On the road to Cactus with Rob Ward

I’m alive and nobody is more surprised and happy than I am. I’ll only mention one (out of many) reason: Road Trains. Any Australian who has driven outback knows what a Road Train is. Think very big semi-trailer with another one or two stuck on the back. You’ve got the hang of driving fantastically fast, gradually, over the course of five days. The legal limit is 110kph. You’ll be overtaken frequently if you drive at 120. But trucks, “lorries” (UK Speak) more or less confine themselves to the limit. There are now average-speed cameras. Truckies have always known where the cops are and where the cameras are. But this device has them beat, for their own good, sure! It automatically identifies vehicles over 4.5 tonnes weight – that is, NOT a van – and calculates the driver’s average speed over, what? 100 kilometers? So, no good speeding up between cameras. This means for the common ute/pickup voyager that, sooner or later, you will find yourself overtaking a road train. The roads are good. Straight and flat and my fotos give little impression of the fact that you can see to a 30k horizon and sometimes get a hint of further if the terrain permits it. You can on the larger version but I couldn’t send them.) The engineers were Romans. A road train coming towards you usually appears as a water tower in the distance. You’re seeing the white fibreglass wind streamliner that leads the air blast up and over the one-story-high trailers behind the prime mover. The body of the prime mover is hidden in the road’s “mirage effect” at a certain distance. Gradually it begins to make itself visible. First it gets two black legs then it forms itself into a recognisable object and then you start preparing yourself to stay real nice and steady on your side of the road. Of course, if you did do a head-on with one it would be over very quickly and with little damage, including psychological, to the road train or driver. Your engine would pass out through the back of your treasured transport/home with you a hard to-identify something in between One of the many little games you play over these great distances is to start counting the seconds from first sighting to the passage of the vehicle. Then you start trying to work out how far away it was when you first saw it. I found about 30 seconds was common. So, closing at about 220kph, you saw it about 2k up the track.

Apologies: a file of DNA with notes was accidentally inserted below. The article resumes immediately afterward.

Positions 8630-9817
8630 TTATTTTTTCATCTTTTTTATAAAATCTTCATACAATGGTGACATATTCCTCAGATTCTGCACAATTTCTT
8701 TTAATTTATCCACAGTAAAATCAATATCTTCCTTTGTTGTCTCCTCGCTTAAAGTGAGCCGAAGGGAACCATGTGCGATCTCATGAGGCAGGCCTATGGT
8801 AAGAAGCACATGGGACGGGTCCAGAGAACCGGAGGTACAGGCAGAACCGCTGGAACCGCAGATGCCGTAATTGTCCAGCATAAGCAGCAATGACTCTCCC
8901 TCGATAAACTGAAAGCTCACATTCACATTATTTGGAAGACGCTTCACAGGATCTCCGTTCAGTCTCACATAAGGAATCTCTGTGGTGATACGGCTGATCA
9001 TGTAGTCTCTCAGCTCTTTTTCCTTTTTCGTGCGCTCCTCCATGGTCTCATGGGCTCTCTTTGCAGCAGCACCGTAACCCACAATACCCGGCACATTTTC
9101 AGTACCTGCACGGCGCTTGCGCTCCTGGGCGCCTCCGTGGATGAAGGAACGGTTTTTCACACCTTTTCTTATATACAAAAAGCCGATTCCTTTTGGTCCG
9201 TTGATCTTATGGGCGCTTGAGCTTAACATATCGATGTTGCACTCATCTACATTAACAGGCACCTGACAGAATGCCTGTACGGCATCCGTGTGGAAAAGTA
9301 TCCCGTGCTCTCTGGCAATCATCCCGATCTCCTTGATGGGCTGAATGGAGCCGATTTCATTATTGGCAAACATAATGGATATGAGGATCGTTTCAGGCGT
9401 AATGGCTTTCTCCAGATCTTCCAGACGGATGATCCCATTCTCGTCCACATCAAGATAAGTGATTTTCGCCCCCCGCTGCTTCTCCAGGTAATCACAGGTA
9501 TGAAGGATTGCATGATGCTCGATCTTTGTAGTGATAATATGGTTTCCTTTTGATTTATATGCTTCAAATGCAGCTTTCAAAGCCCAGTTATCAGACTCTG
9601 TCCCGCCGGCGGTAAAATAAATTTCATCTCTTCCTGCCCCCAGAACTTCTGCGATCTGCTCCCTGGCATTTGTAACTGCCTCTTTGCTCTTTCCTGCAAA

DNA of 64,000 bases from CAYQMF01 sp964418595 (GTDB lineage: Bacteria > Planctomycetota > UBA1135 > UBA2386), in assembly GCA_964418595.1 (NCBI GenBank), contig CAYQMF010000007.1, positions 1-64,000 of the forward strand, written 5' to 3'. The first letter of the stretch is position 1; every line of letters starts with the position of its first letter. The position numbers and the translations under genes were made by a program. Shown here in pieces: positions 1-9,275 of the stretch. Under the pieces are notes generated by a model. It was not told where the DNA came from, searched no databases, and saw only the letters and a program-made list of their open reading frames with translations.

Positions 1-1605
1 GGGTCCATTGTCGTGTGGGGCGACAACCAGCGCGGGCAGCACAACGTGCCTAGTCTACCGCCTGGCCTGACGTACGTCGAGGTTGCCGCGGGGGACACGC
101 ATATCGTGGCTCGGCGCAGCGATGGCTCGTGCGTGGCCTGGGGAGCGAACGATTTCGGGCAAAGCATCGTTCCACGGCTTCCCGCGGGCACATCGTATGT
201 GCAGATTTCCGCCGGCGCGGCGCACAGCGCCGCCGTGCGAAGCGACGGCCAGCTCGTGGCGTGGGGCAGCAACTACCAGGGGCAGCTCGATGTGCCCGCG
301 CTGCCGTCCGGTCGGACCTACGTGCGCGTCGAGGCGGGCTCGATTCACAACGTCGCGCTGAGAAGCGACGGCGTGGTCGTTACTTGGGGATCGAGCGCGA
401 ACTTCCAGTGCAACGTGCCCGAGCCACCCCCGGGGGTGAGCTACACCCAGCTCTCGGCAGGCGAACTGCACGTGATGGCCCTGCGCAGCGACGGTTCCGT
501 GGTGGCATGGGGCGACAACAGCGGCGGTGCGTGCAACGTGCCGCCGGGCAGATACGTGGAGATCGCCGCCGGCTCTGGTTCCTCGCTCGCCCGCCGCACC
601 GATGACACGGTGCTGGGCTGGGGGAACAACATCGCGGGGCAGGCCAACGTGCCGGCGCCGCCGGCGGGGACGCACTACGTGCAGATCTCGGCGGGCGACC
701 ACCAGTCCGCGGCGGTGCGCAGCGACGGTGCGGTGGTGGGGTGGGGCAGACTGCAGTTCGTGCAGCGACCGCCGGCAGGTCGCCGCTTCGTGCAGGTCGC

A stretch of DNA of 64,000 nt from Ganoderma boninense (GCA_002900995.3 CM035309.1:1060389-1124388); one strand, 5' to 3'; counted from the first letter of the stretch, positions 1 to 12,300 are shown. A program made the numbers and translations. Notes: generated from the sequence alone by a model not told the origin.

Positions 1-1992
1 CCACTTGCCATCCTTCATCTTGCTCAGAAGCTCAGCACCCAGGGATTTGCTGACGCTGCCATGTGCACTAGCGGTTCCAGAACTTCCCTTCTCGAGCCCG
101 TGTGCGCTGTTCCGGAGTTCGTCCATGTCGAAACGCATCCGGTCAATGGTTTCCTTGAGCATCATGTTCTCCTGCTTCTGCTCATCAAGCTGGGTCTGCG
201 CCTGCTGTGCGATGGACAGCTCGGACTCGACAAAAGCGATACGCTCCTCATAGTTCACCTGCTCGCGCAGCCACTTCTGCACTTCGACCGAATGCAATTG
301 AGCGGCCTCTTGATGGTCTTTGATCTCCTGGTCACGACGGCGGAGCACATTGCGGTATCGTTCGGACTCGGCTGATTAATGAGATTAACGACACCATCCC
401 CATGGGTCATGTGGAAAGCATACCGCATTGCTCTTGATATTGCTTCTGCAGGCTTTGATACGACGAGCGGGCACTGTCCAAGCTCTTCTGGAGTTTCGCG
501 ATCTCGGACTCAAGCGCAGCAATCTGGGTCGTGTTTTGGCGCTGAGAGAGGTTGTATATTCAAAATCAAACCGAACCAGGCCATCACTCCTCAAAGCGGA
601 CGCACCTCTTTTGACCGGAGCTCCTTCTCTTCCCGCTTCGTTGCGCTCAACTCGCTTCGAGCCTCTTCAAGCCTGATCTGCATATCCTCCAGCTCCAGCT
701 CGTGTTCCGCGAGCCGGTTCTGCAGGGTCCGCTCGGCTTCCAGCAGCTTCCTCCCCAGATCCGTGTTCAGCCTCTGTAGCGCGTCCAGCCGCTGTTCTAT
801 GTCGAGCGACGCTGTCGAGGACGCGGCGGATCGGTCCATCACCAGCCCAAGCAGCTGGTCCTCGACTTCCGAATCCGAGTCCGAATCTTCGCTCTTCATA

Anyway, passing an approaching road train is a thrilling but only a brief flirtation with death – the road is just wide enough for two of them to pass each other without going for a wander. Overtaking takes more planning. I overtook 2 in the past 2,300k which I concluded last evening here in Port Augusta. (About 560k to go… that has worked out about 400k further than I expected.) The last one was a bit of a worry. I came up behind it and stayed well back. The first one was a gentleman and perhaps realising how nervous I was, eventually gave his indicators a little flash to say – well, I don’t know what in truckie speak? “OK buddy you can f###ing GO now!” The second, on the 200k dead-straight stretch coming out of Broken Hill troubled me. He had to negociate an approaching Road Train himself while I was behind and he put himself half a metre onto the gravel shoulder. The entire back half, with some 32 wheels whose tyres cost about $1000 each (nothing like my friend who has a gold mine in the Klondike who pays for his earth moving gear $20,000 per tyre – second-hand!) well, the entire back half of the road train was drifting as if to overtake the first half. The driver pulled this off a couple of times and I can’t say if he was alarmed or not. I would guess not. He was down to about 100 and I had, days earlier shocked myself by realising that I had gone up to 130 on overtaking. So I got set to go. No worries about oncoming traffic – the road is empty to the horizon. So you take to the ‘wrong side of the road’ and go. To keep your wheels on the tarmac you have about 300m to your right and – for safety’s sake – about 500-1000mm on your left. It is like driving down a city block in height and extent and the sky does go dark. This is when you really hope the driver next to you does not go skateboarding on the gravel. Actually fear only comes into it before and after. At the time surgical concentration is the mode. Phew, my heart is racing just thinking about it. Hey, if you’ve got a Volvo or a great powerful 4WD that’s another thing. You go fast and steady and you’re by in quite a long! moment. But when you’re navigating your home, 3 surfboards, and a box with enough weight in it on the roof to need a lot of air in your rear tyres to keep them round… different story.